RL offers a natural solution to bridge the gap between the optimized object (e.g., the small policy LM that generates stimulus) and the optimization objective defined by the LLM generation, unlike prior studies that find optimal prompts via prompt engineering/optimization, which is trying to explain the “question” more clearly. Their approach attempts to provide “hints” or “cues” for each “question.” It also differs from chain-of-though prompting that encourages the LLM to generate intermediate reasoning steps when solving reasoning tasks. Their approach uses a small tuneable model to control and guide the LLM and targets the generation tasks where there is not only one correct “answer.” They evaluate their framework on summarization and dialogue response generation tasks. 

The tiny policy LM that creates stimulation, for example, is an optimized object, but the production of the LLM determines the optimization goal. RL provides a simple way to bridge this gap. Unlike earlier investigations, this one tries to clarify the “question” by using prompt engineering or optimization. Their strategy makes an effort to offer “hints” or “cues” for each “question.” Also, it differs from chain-of-thought prompting, which encourages the Mind to produce intermediate steps of reasoning on its own while completing tasks requiring logic. Their method targets the generating jobs with more than one valid “response” and employs a simple tuneable model to regulate and direct the LLM. For assignments requiring the development of discussion responses and summaries, they assess their framework. They do tests using the 750M Flan-T5-large to establish the policy LM and the 175B Codex as the LLM. According to test results, when Codex depends on the indications produced by the tweaked T5, its performance on downstream tasks increases noticeably. Keywords that the summary should contain are employed as directing stimuli for the summarising job. Codex’s performance may already be enhanced by 7.2% using T5, which was trained using 2,000 samples from the CNN/Daily Mail dataset.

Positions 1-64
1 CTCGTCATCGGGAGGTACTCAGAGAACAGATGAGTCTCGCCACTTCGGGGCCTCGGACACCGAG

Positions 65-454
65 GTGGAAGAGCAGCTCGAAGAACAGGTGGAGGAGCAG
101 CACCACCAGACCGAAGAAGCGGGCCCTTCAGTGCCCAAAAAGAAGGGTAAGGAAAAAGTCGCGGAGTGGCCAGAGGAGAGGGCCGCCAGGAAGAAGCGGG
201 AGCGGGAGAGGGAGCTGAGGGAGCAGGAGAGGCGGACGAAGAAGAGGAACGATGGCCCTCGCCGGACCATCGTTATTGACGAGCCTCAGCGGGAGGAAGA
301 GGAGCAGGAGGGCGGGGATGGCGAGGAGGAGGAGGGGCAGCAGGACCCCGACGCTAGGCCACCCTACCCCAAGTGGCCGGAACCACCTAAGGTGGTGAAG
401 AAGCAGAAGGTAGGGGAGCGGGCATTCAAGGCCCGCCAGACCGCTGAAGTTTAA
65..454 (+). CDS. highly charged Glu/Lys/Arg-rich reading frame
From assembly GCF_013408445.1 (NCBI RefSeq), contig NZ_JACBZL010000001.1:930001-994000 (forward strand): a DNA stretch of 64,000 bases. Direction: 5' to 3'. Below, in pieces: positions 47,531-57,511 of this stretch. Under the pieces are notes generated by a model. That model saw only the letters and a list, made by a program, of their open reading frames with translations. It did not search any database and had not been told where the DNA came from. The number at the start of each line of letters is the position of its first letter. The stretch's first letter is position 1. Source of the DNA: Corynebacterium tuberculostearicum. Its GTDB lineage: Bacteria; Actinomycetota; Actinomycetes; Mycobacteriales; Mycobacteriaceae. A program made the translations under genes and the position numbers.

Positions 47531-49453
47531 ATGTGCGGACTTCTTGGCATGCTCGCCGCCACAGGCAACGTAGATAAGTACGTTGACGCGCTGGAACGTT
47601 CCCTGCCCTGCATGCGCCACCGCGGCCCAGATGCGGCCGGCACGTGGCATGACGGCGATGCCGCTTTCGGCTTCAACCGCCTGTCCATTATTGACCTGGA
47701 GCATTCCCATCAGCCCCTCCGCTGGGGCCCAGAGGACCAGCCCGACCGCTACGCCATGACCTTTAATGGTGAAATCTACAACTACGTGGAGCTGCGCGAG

To develop conversation acts that specify the intended meaning behind target replies for 500 dialogues from the MultiWOZ dataset, they train the policy LM. Codex’s performance increased by 52.5% in total scores thanks to the dialogue actions produced by the policy LM. It performs as well as or better than earlier systems trained with complete training data (8438 dialogues).

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Aneesh Tickoo is a consulting intern at MarktechPost. He is currently pursuing his undergraduate degree in Data Science and Artificial Intelligence from the Indian Institute of Technology(IIT), Bhilai. He spends most of his time working on projects aimed at harnessing the power of machine learning. His research interest is image processing and is passionate about building solutions around it. He loves to connect with people and collaborate on interesting projects.